June 2, 2017

Coffee Producers, Here’s Why You Should Be Using Social Media


Social media might not seem important, compared to nurturing your coffee plants, picking coffee cherries, ensuring processing happens to high standards, and the numerous other tasks that coffee producers need to do.

But if you’re not already using social media, it’s time you start – because it will help you to promote and sell your coffee, understand the latest consumer wants, and discover new ways to improve your coffee quality.

SEE ALSO: 5 Social Media Tips for Coffee Professionals

coffee cherriesA natural processed Hawaiian nano lot. Credit: Big Island Coffee Roasters

Why Should Coffee Producers Use Social Media?

Facebook, Instagram, YouTube, Twitter… these social media platforms are of huge importance for coffee professionals – and that includes producers just as much as it includes baristas and roasters.

An estimated 7.5 billion people around the world are active social media users (Internet World Stats, March 2017), and if you don’t use social media, you’re losing out on the opportunity to reach these people. They could be potential coffee buyers and consumers, other producers whom you can exchange ideas with, or even coffee researchers sharing the latest information on rust-resistant coffee varieties.

So let’s take a look at three reasons why coffee producers should use social media – and how to do it.

1. Branding

The specialty coffee industry has grown to care deeply about small producers and their crops – but that doesn’t mean we producers can wait for buyers to come and find us. It’s vital to take the time to brand your coffee farm and make sure it stands out in the marketplace.

By “farm branding”, you’re creating an identity that buyers, roasters, and consumers can recognize. And in having this identity, you’re stating that your coffee is different. Special, even.

So ask yourself: what makes your natural processed Pacamara special? Why do you have specific certifications? How are you being sustainable? Then, once you’ve worked out what your values are and what makes your coffee unique, it’s time to demonstrate it. Find a way to translate your origin, passion, and hard work into one picture or phrase.

By creating awareness of your coffee and driving traffic to your page, you’re creating valuable connections in the specialty coffee world – whether it’s with other producers, exporters, importers, roasters, baristas, or even consumers. And it’s easy, fast, and inexpensive to do.  

coffee cupLa Palma y El Tucán uses social media to increase their brand recognition. Credit: La Palma y El Tucán

2. Humanizing Coffee

“Because great coffee doesn’t just happen” ~ SCAA (trademarked 2011)

This phrase is correct. Great coffee doesn’t just happen: there’s a long, hard process behind it, and it starts with you on the farm. This means you have the power to show your audience the “behind the scenes” part of making great coffee.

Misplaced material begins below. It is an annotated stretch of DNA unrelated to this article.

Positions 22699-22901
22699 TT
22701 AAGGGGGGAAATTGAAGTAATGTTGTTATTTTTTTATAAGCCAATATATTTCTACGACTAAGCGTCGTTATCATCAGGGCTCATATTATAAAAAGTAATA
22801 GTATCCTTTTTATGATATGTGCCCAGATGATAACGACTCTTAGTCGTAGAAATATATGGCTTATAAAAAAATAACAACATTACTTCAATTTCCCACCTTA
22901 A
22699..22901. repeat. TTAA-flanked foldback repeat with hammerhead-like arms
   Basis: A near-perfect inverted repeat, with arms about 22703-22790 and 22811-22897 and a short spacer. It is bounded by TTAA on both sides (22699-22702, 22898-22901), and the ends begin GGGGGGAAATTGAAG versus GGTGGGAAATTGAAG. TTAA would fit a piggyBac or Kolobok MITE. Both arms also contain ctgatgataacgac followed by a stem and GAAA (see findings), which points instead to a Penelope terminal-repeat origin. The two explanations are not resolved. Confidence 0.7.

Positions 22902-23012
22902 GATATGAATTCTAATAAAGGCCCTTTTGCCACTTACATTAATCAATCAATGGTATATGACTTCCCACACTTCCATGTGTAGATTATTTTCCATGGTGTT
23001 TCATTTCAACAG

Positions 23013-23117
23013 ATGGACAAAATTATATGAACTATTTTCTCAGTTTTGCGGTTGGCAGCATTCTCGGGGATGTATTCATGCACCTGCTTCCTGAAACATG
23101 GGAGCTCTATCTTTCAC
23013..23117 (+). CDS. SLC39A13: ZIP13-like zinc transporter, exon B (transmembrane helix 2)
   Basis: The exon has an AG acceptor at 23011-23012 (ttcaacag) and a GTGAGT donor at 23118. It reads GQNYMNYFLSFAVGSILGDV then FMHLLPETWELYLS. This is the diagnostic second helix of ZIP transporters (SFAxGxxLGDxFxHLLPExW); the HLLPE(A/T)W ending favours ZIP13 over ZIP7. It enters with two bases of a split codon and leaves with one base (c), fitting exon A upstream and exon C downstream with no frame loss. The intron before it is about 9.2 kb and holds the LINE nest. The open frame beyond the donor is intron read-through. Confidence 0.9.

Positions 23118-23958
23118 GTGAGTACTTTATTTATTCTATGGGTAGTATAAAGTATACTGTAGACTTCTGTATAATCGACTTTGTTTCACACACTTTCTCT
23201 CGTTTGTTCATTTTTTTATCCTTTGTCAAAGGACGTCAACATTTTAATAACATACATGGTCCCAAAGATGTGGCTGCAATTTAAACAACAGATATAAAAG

And this is something you should absolutely be doing.

Social media marketing is about creating emotional connections and building deeper relationships. You can show people that coffee isn’t just a beverage or a brand. There are real people behind it, full of passion, who are willing to study and work hard every single day to produce specialty beans.

And as you create these emotional connections, you will inspire passion in your followers. They will stop seeing coffee as “just coffee”, and start realizing that it matters where their coffee comes from, who produced it, and what they pay for it.

coffee beans timor leste

Herbert Peñaloza shows producers sorting coffee in Timor-Leste on Instagram. Credit: Herbert Peñaloza 

3. Information Exchange

In the long chain of coffee professionals, all the way from seed to cup, sometimes producers can be the most isolated. The physical location of the farm, plus local infrastructure and technology, historically made it hard for producers to communicate with most consumers.

Now, however, it’s possible to teach consumers about their coffee, learn about what those consumers want in the cup, and discover the latest innovations for improving coffee quality just through social media.

Producers can connect across regions, countries, and even continents by using Instagram or Facebook. And it’s not just about communicating with consumers: by reaching out to other producers and coffee specialists, you can receive feedback, find solutions to problems such as la broca, gain insight into the latest processing techniques, and more.

raised coffee bedsFinca Fuente de Vida, Honduras, uses Instagram to show how they use solar dryers. Credit: Juan Carlos Fuentes

Social media offers many benefits, whoever you are in the coffee industry. It removes borders between coffee professionals all around the world, it encourages collaboration, and inspires passion among many a consumer.

So if you’re a coffee producer, and you’re not using social media for your farm, I recommend making an account today.

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